Accounting or accountancy is the measurement, processing, and communication of financial information about economic entities such as businesses and corporations. The modern field was established by the Italian mathematician Luca Pacioli in 1494. Accounting, which has been called the "language of business", measures the results of an organization's economic activities and conveys this information to a variety of users, including investors, creditors, management, and regulators. Practitioners of accounting are known as accountants. The terms "accounting" and "financial reporting" are often used as synonyms.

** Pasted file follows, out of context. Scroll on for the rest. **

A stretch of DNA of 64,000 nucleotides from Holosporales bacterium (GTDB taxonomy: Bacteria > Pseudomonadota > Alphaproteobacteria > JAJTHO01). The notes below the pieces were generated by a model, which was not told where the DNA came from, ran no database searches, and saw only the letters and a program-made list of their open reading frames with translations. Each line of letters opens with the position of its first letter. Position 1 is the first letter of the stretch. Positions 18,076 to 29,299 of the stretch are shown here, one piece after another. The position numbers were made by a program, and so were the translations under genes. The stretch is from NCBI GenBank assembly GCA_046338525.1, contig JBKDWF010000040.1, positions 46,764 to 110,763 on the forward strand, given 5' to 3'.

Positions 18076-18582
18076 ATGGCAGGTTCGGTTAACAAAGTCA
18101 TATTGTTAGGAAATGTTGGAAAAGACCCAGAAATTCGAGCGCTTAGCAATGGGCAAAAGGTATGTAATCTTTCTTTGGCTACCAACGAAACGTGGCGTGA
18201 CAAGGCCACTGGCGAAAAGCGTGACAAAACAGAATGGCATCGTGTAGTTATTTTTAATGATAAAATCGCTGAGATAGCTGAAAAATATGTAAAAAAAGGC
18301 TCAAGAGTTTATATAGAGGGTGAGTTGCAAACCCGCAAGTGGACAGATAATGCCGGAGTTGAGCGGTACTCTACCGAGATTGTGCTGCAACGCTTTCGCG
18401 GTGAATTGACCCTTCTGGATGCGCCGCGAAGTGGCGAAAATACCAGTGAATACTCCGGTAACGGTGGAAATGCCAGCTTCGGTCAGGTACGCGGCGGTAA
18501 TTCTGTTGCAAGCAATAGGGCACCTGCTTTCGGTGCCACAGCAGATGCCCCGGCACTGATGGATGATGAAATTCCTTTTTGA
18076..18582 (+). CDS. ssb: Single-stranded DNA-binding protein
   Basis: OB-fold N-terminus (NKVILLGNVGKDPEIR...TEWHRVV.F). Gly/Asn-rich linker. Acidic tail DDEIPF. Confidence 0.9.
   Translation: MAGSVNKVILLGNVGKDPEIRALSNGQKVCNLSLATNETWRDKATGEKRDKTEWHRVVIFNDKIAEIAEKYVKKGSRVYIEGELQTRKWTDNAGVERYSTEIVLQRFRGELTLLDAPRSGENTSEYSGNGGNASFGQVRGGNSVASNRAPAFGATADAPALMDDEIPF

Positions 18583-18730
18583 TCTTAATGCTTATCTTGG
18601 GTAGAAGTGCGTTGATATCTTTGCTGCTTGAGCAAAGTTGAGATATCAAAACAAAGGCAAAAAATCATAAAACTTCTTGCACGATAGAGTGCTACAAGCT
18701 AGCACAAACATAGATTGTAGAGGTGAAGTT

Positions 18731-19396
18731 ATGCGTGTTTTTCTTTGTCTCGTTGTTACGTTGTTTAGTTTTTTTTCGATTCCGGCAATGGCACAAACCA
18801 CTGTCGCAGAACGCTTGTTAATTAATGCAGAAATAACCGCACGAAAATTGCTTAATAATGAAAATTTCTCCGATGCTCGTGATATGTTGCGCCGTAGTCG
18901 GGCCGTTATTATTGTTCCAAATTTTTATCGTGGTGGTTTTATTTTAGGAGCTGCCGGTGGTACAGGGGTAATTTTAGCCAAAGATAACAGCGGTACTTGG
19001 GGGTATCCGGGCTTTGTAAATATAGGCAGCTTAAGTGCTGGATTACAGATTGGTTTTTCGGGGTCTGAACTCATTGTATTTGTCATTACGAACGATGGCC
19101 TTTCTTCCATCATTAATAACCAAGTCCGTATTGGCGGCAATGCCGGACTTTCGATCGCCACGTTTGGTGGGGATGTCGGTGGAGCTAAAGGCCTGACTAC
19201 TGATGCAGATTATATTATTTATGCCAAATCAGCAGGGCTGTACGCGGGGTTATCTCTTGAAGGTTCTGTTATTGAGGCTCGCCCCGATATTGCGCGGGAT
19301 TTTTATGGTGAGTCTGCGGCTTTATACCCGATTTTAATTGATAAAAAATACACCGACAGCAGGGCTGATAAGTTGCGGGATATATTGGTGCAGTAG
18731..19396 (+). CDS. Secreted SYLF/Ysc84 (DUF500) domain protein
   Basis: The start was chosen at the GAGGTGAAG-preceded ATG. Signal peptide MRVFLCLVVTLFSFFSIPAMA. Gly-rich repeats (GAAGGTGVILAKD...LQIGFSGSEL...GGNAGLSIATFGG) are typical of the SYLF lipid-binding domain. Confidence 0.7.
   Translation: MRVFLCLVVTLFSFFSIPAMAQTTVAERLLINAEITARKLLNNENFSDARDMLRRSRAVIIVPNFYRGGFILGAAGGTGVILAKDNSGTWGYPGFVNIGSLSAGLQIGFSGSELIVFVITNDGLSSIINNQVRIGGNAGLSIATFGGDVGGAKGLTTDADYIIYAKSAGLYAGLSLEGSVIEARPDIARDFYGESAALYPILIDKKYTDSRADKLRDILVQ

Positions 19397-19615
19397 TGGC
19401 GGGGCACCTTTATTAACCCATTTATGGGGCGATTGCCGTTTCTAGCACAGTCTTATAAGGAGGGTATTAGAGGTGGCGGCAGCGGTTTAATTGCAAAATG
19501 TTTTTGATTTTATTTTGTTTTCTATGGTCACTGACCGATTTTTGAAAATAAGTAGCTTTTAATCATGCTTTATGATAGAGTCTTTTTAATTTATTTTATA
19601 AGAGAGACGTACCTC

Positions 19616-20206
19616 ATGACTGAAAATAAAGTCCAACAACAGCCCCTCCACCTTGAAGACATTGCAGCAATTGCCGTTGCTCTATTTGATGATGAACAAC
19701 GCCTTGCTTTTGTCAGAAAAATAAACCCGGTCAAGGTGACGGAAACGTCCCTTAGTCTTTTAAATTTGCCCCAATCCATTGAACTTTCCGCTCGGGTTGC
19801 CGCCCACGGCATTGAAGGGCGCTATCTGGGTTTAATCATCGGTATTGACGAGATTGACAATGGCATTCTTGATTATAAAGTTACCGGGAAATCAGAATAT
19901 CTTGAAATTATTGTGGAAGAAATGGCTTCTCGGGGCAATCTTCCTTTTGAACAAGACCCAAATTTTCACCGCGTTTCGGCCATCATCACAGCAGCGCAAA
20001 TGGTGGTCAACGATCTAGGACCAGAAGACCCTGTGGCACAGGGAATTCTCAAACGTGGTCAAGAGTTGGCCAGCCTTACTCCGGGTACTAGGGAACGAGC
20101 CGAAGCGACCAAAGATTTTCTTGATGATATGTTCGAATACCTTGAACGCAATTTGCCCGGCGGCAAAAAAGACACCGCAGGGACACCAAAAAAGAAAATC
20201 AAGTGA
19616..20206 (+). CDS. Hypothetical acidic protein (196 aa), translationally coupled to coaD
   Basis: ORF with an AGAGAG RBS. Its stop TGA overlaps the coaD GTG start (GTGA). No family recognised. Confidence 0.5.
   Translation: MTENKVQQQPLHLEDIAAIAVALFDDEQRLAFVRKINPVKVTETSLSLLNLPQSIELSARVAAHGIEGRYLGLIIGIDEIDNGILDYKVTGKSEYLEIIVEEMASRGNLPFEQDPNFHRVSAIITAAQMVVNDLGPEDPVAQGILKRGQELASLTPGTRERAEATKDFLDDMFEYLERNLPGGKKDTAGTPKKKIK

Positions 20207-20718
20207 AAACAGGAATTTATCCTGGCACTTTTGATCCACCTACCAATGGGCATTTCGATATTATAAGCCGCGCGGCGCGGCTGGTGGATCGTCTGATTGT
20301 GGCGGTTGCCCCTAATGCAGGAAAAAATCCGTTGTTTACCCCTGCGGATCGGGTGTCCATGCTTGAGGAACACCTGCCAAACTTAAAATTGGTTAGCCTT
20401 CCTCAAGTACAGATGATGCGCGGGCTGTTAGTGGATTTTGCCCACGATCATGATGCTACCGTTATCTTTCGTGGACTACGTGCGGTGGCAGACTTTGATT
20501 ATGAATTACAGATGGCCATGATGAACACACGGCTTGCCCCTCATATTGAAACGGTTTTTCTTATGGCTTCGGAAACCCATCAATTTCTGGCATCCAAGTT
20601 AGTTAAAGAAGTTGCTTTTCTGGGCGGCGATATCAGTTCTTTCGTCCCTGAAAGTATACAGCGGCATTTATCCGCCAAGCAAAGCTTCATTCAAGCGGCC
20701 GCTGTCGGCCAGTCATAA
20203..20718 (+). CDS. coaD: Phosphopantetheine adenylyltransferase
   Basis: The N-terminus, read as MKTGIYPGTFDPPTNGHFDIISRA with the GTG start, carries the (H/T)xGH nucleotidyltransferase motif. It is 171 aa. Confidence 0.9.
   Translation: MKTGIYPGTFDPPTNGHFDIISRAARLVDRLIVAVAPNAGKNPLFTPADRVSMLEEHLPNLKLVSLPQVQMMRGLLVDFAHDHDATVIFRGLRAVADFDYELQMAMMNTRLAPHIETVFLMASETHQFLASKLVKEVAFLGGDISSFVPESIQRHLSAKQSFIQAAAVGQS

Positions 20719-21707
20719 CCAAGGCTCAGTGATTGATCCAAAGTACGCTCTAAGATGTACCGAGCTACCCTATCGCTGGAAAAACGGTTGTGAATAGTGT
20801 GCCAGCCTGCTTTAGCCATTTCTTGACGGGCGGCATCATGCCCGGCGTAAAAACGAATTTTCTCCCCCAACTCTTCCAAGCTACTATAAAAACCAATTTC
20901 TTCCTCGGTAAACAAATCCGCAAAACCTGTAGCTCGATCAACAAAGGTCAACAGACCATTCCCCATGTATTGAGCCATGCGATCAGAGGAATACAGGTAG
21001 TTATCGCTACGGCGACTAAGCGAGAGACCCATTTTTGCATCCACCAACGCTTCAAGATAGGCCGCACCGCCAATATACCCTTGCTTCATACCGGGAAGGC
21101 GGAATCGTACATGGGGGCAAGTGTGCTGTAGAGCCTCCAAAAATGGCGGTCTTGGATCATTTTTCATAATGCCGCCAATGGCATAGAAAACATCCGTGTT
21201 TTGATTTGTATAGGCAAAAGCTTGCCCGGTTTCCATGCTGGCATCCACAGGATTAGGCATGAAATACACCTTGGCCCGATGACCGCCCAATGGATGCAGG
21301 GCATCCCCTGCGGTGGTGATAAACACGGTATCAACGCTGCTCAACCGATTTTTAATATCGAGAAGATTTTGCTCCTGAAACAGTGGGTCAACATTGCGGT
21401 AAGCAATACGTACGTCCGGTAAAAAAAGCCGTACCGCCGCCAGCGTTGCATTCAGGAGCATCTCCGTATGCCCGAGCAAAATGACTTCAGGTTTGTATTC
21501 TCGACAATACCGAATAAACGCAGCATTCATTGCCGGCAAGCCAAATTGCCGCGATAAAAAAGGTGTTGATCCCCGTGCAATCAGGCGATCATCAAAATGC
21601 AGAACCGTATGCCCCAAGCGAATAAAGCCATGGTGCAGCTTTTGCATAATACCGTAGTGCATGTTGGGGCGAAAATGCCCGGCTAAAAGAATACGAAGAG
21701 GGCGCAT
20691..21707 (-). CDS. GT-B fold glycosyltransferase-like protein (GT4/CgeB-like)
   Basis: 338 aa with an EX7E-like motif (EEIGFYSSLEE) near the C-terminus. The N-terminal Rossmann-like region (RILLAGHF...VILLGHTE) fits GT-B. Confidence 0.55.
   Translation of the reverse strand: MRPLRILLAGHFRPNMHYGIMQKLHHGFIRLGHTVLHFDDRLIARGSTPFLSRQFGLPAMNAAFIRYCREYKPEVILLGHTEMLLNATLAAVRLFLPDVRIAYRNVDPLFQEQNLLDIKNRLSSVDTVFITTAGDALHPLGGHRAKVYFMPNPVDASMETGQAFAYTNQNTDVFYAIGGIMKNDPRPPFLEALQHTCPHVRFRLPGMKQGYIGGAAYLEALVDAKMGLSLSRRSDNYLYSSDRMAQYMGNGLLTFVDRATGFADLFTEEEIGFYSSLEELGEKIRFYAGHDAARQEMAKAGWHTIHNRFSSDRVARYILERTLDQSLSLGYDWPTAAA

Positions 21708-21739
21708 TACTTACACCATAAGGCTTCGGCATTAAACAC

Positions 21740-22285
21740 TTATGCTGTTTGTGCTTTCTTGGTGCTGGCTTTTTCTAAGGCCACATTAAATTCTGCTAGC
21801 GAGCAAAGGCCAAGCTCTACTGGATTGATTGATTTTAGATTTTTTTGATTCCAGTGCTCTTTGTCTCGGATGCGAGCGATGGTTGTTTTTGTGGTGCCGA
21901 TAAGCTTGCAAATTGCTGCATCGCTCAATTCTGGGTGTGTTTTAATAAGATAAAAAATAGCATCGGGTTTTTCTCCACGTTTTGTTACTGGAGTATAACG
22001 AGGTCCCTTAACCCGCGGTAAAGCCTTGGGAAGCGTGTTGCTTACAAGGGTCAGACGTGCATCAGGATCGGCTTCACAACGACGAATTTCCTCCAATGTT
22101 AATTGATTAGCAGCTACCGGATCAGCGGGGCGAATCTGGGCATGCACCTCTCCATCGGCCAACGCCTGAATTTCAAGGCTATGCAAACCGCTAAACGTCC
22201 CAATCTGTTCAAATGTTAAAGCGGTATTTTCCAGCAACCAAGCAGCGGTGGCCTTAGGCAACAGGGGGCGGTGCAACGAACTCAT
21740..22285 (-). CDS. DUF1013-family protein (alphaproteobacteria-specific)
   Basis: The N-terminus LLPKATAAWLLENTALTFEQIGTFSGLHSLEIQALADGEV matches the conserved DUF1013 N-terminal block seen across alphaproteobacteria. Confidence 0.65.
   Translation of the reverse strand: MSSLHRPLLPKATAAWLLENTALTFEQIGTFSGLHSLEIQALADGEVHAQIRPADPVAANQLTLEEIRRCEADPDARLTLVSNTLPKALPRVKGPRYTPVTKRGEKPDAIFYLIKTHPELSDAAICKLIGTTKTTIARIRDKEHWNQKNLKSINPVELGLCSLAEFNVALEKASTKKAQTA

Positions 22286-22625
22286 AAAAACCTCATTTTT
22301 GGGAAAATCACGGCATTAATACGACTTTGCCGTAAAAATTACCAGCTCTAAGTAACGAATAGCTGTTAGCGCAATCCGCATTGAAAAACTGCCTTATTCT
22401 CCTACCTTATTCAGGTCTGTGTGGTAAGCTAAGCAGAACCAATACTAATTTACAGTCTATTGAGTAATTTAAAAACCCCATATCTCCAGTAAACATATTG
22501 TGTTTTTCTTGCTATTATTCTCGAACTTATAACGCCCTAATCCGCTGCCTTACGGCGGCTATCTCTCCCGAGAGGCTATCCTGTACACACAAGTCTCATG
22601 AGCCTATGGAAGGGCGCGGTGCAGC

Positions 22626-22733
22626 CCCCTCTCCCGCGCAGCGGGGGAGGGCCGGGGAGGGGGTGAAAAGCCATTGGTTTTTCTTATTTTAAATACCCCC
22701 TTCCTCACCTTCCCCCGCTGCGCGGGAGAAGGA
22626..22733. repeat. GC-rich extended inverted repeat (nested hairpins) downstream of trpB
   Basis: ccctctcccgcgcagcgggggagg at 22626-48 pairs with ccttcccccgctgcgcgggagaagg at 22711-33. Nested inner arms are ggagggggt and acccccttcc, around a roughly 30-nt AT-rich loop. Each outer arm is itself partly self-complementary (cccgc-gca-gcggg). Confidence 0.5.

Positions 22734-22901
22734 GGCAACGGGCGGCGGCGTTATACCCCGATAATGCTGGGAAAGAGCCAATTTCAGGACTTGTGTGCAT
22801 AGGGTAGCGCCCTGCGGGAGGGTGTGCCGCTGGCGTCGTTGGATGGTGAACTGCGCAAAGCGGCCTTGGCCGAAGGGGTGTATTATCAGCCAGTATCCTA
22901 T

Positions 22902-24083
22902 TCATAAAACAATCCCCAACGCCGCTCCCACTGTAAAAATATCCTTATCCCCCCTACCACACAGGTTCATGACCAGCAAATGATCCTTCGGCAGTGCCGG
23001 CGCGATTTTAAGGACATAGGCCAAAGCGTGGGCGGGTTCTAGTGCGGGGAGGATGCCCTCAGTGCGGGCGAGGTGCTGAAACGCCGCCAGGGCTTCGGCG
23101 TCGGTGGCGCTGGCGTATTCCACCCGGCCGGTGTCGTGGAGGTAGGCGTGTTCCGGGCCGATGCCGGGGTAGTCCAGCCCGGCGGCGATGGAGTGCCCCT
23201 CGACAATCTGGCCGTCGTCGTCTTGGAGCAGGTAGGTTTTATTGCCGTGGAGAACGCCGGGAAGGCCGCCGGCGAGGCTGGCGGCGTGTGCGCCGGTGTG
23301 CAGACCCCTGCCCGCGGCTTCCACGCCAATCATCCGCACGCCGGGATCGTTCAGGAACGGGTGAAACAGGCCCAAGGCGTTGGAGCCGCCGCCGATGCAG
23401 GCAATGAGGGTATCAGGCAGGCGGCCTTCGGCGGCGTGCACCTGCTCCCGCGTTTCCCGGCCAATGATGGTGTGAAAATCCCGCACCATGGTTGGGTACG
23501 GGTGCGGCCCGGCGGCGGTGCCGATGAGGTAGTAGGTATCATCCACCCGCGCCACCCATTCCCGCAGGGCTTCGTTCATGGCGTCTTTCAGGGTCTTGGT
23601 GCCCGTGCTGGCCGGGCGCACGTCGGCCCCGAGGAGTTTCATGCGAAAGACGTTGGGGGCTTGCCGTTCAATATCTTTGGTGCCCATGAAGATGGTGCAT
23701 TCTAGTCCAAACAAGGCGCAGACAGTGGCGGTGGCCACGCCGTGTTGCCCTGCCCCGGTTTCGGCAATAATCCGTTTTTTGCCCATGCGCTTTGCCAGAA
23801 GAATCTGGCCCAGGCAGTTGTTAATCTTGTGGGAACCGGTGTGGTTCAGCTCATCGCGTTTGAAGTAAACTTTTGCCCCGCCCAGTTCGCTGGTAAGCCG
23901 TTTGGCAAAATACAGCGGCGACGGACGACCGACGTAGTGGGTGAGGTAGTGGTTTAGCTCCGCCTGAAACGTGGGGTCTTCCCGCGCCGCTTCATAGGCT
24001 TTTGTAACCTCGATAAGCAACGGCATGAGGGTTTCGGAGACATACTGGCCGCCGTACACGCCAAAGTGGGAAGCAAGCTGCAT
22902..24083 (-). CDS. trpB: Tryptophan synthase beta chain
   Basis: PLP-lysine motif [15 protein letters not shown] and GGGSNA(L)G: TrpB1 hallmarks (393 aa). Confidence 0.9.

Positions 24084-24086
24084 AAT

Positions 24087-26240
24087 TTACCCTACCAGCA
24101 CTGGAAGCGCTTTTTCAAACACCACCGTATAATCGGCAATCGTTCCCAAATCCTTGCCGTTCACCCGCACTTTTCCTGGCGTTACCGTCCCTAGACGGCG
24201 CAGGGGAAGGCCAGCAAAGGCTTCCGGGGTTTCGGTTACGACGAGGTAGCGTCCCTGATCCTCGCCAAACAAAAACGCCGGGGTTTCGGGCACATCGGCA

Economists have never allowed their analysis to be influenced by psychologists of their time, but have always framed for themselves such assumptions about psychical processes as they have thought it desirable to make.
Joseph Schumpeter, History of Economic Analysis, 1945. p. 27
How is property given? By restraining liberty; that is, by taking it away so far as necessary for the purpose. How is your house made yours? By debarring every one else from the liberty of entering it without your leave.
Jeremy Bentham, "A Critical Examination of the Declaration of Rights; Article II" in The Works of Jeremy Bentham, Vol. II (1839), p. 503.
Men did not make the earth. ... It is the value of the improvements only, and not the earth itself, that is individual property. ... Every proprietor owes to the community a ground rent for the land which he holds.